New Delhi: The counting for assembly elections in four states and a Union Territory will take place on Sunday, May 2. Even though Congress is out of power in all five, it has high stakes in Assam and Kerala where it is the main opposition party challenging the incumbents.
Interestingly, in the run up to the elections in both these states, Congress president Sonia Gandhi tasked sitting chief ministers in January with the responsibility of being senior observers to oversee poll campaigns. While Chhattisgarh Chief Minister Bhupesh Baghel was appointed as a senior observer in Assam, his Rajasthan counterpart Ashok Gehlot was given a similar responsibility in Kerala. Sitting ministers from other Congress-ruled states were also given similar roles in West Bengal as well as Tamil Nadu and Puducherry.
The appointment of four such groups of senior observers consisting of three leaders each, was considered to be an experiment of sorts by the party’s top leadership to boost its election campaign in states where it is currently out of power. Party leaders said that the usual norm is to send one senior observer in a poll bound state and that the choice of sitting chief ministers and state ministers is a rare move.
Whether this tweaked electoral strategy employed by Congress has borne fruit or not will be discovered when counting takes place on Sunday. One of the objectives of this strategy, party leaders said, was to mobilise more resources on the ground, reinvigorate the party cadre and to control factionalism in some state units.
In Assam for instance, Baghel spent over a month since he took over as a senior observer, according to senior party leaders. He addressed public meetings, including those with former party chief Rahul Gandhi and with general secretary Priyanka Gandhi Vadra, took part in road shows, corner meetings and even held door to door campaigns for candidates. Like in Baghel’s state, Congress party is in a direct contest against Bharatiya Janata Party (BJP) in Assam.
“Congress party gave the responsibility to senior party leaders, none less than sitting CMs. It helped in further strengthening the capacity and creating a single line of action plan. This helped us a lot in man-power resource mobilisation. The process of involvement of cadre is remarkable this time,” said Shakeel Ahmad Khan, a party MLA from Bihar who is also part of the senior observers’ group for Assam along with Baghel and former Union minister Mukul Wasnik.
Interestingly, the senior observers along with general secretary incharge of Assam, Jitendra Singh, are known to have handled the nitty-gritty of the campaign largely on their own without much intervention from party’s central leadership. Khan added that the meeting of the party’s Central Election Committee (CEC) to decide on the list of candidates, took place in Assam and not the national capital which is usually the venue.
Similarly in Kerala, where Congress is a key challenger to the Left Democratic Front (LDF), Gehlot oversaw election management of the party. Party leaders however said that one of the key tasks of the senior observers’ group, which included former Goa chief minister Luizinho Faleiro and former deputy chief minister of Karnataka, G. Parmeswara, was to iron out factional differences within the state unit. Maharashtra’s Nitin Raut was assigned to the joint team for Tamil Nadu and Puducherry.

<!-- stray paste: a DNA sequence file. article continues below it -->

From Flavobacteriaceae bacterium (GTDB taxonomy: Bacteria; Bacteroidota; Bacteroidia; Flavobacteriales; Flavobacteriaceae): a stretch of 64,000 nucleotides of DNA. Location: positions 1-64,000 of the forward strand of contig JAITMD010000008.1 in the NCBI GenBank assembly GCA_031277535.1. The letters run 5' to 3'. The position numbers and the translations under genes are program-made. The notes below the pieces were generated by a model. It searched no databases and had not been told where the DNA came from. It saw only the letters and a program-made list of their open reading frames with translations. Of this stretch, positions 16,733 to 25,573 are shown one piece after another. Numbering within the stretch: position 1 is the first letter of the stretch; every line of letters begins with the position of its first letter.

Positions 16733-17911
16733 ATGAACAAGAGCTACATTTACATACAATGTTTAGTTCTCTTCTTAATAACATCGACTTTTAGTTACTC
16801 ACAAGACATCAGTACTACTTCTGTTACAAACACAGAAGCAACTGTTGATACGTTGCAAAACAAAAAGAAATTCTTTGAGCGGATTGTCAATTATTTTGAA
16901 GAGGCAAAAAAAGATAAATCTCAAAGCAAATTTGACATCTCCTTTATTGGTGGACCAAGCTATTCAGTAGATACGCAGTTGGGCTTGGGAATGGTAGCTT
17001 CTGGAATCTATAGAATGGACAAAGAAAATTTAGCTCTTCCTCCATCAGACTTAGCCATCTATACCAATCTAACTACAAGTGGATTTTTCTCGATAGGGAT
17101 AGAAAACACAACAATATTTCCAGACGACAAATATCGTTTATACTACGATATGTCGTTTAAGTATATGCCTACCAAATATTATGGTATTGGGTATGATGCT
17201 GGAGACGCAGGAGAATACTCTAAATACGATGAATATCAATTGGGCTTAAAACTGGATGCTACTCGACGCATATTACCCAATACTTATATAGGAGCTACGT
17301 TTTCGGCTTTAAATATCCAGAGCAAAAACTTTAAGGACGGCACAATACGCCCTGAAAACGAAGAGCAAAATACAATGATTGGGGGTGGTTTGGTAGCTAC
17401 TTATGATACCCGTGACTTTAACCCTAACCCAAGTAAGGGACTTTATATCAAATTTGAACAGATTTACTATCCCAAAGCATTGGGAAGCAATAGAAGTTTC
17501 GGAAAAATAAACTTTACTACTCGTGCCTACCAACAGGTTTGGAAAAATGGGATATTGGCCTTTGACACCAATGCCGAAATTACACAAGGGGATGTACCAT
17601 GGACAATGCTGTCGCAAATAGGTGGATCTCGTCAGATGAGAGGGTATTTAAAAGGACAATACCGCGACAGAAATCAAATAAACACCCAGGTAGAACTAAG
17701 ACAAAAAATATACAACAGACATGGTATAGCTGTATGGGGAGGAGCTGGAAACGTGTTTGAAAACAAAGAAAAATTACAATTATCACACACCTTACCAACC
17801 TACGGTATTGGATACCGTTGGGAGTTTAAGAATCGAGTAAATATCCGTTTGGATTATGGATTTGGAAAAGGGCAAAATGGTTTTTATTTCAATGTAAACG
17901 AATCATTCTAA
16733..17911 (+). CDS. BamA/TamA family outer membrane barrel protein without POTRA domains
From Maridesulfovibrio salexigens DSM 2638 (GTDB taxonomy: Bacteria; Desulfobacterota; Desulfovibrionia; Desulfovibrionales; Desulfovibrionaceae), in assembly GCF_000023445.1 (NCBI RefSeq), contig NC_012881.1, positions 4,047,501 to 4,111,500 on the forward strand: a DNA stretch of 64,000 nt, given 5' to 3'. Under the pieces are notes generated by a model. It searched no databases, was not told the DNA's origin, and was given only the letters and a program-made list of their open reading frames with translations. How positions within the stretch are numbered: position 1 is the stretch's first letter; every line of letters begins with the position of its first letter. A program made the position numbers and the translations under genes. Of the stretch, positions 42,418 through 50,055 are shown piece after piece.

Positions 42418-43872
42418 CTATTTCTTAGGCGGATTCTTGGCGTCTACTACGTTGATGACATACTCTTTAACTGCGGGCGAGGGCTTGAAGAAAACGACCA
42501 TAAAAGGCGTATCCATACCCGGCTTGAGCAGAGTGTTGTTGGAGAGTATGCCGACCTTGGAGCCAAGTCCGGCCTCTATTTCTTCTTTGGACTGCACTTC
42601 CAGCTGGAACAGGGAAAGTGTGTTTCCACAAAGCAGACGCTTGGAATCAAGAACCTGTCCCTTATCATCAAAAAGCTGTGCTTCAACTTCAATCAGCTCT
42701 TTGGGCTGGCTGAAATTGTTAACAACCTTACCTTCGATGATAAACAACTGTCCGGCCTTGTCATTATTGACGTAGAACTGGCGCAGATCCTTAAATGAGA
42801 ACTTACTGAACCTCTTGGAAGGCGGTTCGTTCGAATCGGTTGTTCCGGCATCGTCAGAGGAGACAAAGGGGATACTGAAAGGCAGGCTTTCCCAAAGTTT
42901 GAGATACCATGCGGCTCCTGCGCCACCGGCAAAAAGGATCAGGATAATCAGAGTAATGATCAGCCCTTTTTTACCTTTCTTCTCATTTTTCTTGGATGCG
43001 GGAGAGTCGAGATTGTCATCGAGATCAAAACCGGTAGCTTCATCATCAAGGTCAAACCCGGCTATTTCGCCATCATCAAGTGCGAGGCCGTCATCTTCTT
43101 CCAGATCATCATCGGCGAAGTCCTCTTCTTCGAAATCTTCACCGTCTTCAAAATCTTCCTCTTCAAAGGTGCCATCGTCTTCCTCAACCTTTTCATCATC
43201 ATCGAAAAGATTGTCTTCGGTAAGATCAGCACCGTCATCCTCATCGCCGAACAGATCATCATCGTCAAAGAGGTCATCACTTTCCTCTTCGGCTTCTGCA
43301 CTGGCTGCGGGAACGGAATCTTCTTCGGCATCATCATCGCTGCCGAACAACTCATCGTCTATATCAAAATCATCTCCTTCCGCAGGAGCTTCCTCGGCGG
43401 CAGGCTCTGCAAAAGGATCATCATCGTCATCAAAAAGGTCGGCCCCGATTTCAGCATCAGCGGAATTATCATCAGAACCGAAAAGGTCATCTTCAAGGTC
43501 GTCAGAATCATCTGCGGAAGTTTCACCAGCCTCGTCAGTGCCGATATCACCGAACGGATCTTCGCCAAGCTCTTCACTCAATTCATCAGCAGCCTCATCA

“Earlier there used to be a single observer, now it is a group of observers. We have limited resources, AICC (All India Congress Committee) wanted to add more power to the campaign and therefore they assigned chief ministers and state ministers to these states. They will add more power to the campaign,” said B.K. Hariprasad, senior observer of the party for West Bengal.
Among state ministers in the group of senior observers, Maharashtra’s Nitin Raut was assigned in Tamil Nadu and Punjab’s Vijay Inder Singla was sent to West Bengal. In both the states, the team faced the challenge of ensuring smooth seat-sharing arrangements and coordination with alliance partners – Dravida Munnetra Kazhagam (DMK) in Tamil Nadu and the Left parties and later Indian Secular Front in West Bengal.
“One of the key reasons for assigning senior ministers and chief ministers is to look after the resource angle in the campaign. AICC is not rich compared to its current political challengers. High profile leaders can help raise resources on the ground. One will have to wait to see what kind of impact it has when results come out,” a senior party leader involved in the campaign said requesting anonymity.
Experts however feel that even though pitching of popular faces from incumbent states could become a talking point, it may not resolve the structural issues that the Congress is faced with. This is a high-stake election for Congress because apart from Chhattisgarh and Rajasthan, it is in power on its own only in Punjab. In Maharashtra and Jharkhand, it is a junior partner in ruling alliances.
“I think that it happened too late in the sense that the main problem Congress has been facing in Assam or elsewhere is more structural in nature. This is more of optics and could be a talking point but I am not sure of the impact it will have on ground,” said Nani Gopal Mahanta, professor of political science at Gauhati University.
“Congress has to introspect on this, the planning for such elections has to start much earlier. They got defeated in the state elections and performed poorly in Lok Sabha elections as well. It is not something that can be resolved by last moment strategies, its outcome remains to be seen but I am skeptical,” he added.
Anuja is an independent journalist based in New Delhi who reports on the intersection of policy and politics. She can be reached at @just_anuja.